For Professor Kors and a shrinking number of his fellow educators, the most important job of a college professor is to equip students with the tools to understand the work of great minds. This is empowering. He reminds us that we have the intellectual imperative and capacity to engage in age-old symposia. Groupthink is for minds too weak to operate autonomously; we are not so fragile.
Is this really a novel way of teaching? “Free speech,” Professor Kors cautioned in a speech on the modern university, “is most threatened today in the very places in America where you would think it would be absolutely the freest: our colleges and universities, where dissent is punished, graded down, where conformity is rewarded and where speech codes—in a nation that so desperately needs to educate in liberty—where speech codes are the rule rather than the exception.” Where is the proof? In the speech codes themselves, and especially in their use to censor political positions. The University of Maryland banned “idle chatter of a sexual nature.” At Vanderbilt, a conservative student organization was shut out of the university after refusing to report the racial composition of its staff, which members argued was none of the university’s business.
Of course, private institutions have the right to enforce whatever rules they wish. But with potential students, these universities are far from forthright that they enforce speech codes, or that particular political outlooks are banned. As Professor Kors put it, “No one cashes a check at Brigham Young to discover halfway through the year that it’s Mormon, but our neomarxist institutes, you found that out only after they have cashed your check.”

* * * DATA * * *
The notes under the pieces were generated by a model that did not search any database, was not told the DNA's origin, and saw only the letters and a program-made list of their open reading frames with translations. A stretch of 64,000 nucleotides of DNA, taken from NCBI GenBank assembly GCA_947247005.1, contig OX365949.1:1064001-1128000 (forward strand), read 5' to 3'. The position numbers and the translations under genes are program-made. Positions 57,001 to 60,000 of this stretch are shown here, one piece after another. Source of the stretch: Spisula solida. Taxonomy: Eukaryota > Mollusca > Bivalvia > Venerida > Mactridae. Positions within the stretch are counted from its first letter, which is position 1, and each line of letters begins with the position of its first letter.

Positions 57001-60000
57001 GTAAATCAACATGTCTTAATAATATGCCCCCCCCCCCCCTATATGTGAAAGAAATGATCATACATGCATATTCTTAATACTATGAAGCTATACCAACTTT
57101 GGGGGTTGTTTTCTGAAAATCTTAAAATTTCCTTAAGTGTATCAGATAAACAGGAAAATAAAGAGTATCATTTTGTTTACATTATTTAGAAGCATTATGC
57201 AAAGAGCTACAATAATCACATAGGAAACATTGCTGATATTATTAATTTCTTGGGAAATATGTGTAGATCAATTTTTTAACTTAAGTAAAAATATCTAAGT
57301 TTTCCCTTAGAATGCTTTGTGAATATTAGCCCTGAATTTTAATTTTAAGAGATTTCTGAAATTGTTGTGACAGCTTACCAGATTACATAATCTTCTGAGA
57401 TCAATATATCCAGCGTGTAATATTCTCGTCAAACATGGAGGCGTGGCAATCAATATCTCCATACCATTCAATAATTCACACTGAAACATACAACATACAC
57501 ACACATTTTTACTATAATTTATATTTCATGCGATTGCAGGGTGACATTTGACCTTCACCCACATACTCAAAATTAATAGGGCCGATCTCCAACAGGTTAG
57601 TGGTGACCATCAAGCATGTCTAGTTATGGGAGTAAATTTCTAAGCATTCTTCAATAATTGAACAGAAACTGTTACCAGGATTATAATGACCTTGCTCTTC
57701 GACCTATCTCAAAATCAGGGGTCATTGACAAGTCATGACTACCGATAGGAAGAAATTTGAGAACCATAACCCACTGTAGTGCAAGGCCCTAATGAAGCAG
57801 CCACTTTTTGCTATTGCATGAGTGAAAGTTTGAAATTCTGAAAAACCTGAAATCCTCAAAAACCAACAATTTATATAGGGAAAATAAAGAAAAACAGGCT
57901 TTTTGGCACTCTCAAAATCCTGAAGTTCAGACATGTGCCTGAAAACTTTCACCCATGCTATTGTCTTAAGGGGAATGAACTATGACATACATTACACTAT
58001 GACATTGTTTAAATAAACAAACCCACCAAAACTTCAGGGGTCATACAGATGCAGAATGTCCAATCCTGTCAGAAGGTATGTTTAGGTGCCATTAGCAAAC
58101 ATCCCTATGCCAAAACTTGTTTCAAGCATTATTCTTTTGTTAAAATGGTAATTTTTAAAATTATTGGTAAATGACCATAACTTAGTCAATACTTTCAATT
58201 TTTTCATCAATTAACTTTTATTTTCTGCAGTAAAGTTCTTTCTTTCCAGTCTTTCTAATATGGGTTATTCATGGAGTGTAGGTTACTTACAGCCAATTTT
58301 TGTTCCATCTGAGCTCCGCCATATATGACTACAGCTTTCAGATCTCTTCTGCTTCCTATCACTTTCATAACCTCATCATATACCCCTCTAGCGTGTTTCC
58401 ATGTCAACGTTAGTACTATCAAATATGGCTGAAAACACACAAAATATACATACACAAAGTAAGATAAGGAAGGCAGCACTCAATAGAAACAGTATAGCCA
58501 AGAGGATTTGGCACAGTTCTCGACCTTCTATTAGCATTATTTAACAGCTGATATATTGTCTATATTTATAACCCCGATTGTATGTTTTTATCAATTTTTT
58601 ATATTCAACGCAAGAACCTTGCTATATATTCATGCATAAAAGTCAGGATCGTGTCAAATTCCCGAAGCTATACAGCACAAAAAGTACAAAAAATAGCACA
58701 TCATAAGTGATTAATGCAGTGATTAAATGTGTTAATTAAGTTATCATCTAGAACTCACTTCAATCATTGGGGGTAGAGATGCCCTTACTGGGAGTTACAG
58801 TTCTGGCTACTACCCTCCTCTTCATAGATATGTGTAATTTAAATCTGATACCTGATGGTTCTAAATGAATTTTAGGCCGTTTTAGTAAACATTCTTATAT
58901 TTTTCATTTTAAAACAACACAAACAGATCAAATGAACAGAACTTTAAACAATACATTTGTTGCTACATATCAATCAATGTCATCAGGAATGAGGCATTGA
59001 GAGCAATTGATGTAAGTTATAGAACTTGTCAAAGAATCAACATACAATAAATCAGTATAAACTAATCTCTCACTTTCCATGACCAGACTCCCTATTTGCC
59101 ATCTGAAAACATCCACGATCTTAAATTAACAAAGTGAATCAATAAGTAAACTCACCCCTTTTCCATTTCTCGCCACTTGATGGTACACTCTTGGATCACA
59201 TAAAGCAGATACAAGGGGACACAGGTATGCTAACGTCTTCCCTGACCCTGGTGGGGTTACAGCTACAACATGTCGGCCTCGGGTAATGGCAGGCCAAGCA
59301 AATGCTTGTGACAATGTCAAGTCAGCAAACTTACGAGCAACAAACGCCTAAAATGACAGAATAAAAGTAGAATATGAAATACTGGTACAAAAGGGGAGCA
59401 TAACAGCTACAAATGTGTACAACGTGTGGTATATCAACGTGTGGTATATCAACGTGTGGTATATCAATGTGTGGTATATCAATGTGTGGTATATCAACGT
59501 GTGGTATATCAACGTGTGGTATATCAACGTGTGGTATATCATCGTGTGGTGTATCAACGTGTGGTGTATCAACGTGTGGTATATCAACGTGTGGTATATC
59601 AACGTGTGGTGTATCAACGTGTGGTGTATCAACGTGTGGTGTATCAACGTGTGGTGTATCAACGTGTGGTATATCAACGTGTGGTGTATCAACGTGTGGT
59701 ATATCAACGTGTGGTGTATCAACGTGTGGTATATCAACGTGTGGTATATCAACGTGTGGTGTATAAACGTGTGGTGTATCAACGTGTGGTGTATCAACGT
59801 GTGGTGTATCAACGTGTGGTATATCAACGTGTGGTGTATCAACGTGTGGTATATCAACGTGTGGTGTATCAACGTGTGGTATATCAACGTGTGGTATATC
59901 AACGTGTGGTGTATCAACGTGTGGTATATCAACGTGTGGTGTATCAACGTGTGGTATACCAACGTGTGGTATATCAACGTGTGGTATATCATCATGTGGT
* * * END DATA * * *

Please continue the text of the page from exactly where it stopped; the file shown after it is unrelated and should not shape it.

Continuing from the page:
“Truth itself benefits the most from a confrontation with error,” as Kors also said; if you fear opposition, then you lack faith in either your veracity or your ability to defend the truth. If the former, opposition will prove it; if the latter, opposition will sharpen your ability to defend what you believe. In a university there is and should be no room for mandated silence, and yet that is the policy that reigns.
During one of my many visits to his office hours this fall, sitting amidst piles of books, Professor Kors told me that spring 2016 would be his last semester teaching at Penn. “You’re abandoning us, Professor!” I (half-)quipped. “Celeste, I’ve fought the good fight for 47 years,” he responded.
And he has. Not only did he cofound FIRE, the foremost organization combatting illiberalism on college campuses, and not only has he personally defended students and provided guidance to institutions, but, perhaps most importantly, he has been the sort of teacher every student committed to intellectual growth and integrity deserves. He has challenged us to truly think, and in so doing has shown us how.
He is an educator in the truest sense. The word itself “educate,” from the latin ex ducere, to lead out, promotes encounter with unfamiliar thoughts and minds in pursuit of sharpening one’s own. For the past four and a half decades, Professor Kors has indeed led his students out of safe spaces, into foreign, demanding, and fantastic ones. For this we will always be indebted to him.
Celeste Marcus is an intellectual-history major at the University of Pennsylvania.